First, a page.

The Civic Education Project in Romania, Phase One, July 1992 - April 30, 1993
This part of the Civic Education Project in Romania, here referred to as the Project, commenced with the hosting of a five-day seminar in Brasov on November 7 - 11, entitled, "Building a Democratic Society: Some Basic Concepts and Practical Tools, A Seminar for Civic Leaders." The seminar hosted participants from the western region of Romania. In March 1993, eastern region participants convened in Iasi on March 20 - 24, 1993, for another five-day seminar with the same title.
The Brasov Seminar for western region participants followed an earlier IFES sponsored major seminar held in Bucharest on August 31 through September 4, 1992. This seminar focused on personal leadership skills such as speaking, running meetings, and group decision-making to identify potential participants for future IFES-led seminars. See IFES Report, entitled: "IFES Civic Education Workshop: Democratic Leadership Skills."
The Brasov and Iasi seminars were more comprehensive in addressing issues affecting civil society in Romania. They were designed to equip a select group of civic leaders with the training and materials necessary to organize and at least partially conduct civic education programs themselves. They would accomplish this through discussion of critical issues affecting Romania and its prospects for establishing democratic society. The positive effects of these discussions were supported by the dissemination of materials that participants would use to further explore the topics in civic education seminars held in their cities of residence.
The participants at Brasov and Iasi were invited once the Project staff identified civic leaders/educators from a wide variety of backgrounds, including women and members of minority groups, without regard to political affiliation. There was an attempt to include officials and individuals active in civic affairs on a local, rather than only a national, level.
The seminar addressed many of the basic concepts of the democratic society, including:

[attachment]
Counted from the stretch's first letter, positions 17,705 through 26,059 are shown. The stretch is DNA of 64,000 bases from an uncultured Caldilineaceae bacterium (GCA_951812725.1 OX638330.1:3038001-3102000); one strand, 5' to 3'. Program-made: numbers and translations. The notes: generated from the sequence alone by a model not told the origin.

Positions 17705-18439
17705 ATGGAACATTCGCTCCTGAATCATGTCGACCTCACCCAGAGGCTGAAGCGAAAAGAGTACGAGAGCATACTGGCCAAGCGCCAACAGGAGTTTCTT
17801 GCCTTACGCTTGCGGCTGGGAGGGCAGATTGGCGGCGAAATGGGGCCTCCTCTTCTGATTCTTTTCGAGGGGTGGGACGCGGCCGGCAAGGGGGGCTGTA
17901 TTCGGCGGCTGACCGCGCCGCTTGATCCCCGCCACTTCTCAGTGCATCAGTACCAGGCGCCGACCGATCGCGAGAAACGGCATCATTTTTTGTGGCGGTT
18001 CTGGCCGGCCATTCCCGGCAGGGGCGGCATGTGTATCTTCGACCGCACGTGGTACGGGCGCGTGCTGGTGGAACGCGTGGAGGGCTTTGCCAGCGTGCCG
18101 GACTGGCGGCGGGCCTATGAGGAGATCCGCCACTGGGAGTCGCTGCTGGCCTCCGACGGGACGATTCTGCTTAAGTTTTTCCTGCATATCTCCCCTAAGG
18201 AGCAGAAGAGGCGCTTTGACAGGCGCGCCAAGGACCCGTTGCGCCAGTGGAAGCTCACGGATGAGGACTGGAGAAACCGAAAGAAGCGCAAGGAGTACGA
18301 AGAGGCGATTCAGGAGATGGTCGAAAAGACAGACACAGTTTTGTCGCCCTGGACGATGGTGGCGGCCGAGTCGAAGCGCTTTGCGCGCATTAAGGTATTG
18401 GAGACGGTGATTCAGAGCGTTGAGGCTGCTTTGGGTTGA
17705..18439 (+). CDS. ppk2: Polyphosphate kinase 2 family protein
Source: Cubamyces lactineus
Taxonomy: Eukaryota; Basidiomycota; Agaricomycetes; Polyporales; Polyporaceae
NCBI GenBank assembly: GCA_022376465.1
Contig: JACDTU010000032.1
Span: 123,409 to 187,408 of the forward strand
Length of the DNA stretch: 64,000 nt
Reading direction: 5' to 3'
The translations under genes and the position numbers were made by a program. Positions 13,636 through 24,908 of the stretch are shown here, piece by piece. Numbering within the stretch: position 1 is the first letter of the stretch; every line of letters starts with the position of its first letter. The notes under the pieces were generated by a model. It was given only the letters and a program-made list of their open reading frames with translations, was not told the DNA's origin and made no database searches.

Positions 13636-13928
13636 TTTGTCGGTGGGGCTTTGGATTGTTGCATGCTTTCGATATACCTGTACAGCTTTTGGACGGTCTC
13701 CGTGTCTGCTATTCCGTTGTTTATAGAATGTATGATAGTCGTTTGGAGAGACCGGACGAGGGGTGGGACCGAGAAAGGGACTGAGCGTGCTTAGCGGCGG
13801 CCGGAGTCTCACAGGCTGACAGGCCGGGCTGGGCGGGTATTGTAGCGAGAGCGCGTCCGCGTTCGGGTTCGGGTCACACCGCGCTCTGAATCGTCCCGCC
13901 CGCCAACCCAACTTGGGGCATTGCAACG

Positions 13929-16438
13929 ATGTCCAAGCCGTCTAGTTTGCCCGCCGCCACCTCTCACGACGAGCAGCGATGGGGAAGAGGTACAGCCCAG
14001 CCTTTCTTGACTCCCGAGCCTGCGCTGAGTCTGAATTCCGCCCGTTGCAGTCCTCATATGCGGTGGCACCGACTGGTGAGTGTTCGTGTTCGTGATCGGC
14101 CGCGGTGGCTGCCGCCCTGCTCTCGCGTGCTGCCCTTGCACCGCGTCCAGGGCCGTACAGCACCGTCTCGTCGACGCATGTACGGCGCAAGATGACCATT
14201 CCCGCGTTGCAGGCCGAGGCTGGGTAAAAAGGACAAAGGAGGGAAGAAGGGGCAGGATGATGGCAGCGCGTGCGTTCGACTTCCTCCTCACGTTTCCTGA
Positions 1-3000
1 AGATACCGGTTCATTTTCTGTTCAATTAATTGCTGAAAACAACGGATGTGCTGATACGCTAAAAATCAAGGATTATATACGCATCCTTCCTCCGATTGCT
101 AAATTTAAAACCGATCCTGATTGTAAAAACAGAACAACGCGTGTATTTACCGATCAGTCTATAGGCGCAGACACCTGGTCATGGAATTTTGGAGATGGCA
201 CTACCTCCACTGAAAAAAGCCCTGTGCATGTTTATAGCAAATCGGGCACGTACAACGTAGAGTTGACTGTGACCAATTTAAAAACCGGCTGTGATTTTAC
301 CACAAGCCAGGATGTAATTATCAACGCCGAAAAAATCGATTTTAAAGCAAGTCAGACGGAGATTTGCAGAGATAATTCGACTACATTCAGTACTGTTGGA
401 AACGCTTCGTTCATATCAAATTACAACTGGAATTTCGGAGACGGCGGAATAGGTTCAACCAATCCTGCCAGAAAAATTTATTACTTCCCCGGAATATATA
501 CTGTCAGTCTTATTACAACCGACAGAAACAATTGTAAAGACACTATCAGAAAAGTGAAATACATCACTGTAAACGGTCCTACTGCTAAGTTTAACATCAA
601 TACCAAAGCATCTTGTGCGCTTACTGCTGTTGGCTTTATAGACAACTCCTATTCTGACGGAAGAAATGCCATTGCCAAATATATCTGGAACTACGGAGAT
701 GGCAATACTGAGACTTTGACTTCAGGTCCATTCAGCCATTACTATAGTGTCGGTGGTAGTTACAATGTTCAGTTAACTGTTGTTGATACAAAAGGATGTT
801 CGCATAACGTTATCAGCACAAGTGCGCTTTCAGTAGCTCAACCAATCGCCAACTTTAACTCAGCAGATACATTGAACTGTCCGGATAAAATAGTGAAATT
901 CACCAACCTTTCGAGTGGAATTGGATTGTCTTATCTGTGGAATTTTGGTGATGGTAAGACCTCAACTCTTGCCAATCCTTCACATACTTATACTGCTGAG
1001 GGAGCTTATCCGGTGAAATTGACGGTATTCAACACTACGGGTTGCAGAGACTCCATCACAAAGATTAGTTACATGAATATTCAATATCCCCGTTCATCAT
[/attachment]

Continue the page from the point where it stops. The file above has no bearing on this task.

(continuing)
• Electoral systems
• Political parties
• Rule of law issues
• Romanian constitutional law
• Economy in democratic societies
• Private property
• Privatization of government assets
• Mass media communications
• Political advocacy
• Non-governmental organizations
These concepts were presented by experts from Romania, the United States, and Great Britain. During most sessions, the foreign experts co-presented the chosen topic alongside a Romanian governmental or non-governmental expert in that field. (See the agendas in the appendix of this report.) This worked very well throughout the seminars: thus, participants received not just a presentation of comparative concepts but also a current state-of-affairs briefing from in-residence Romanian speakers.
Following each presentation, designated experts then led discussions of concepts in open question-and-answer periods. Generally discussions were lively and focused. During the discussions that took place over the course of five days, a sense of cooperation and trust was evident among the participants and the foreign experts. A bibliography of materials was provided for each participant relevant to each topic. Videos were shown each evening, and written books and materials, translated into Romanian, were also distributed. (See attached list of materials.) Press conferences held at the conclusion of the seminars enabled participants to give their views to members of the newspaper and broadcast media. . In addition, interviews with the media were held by the trainers.
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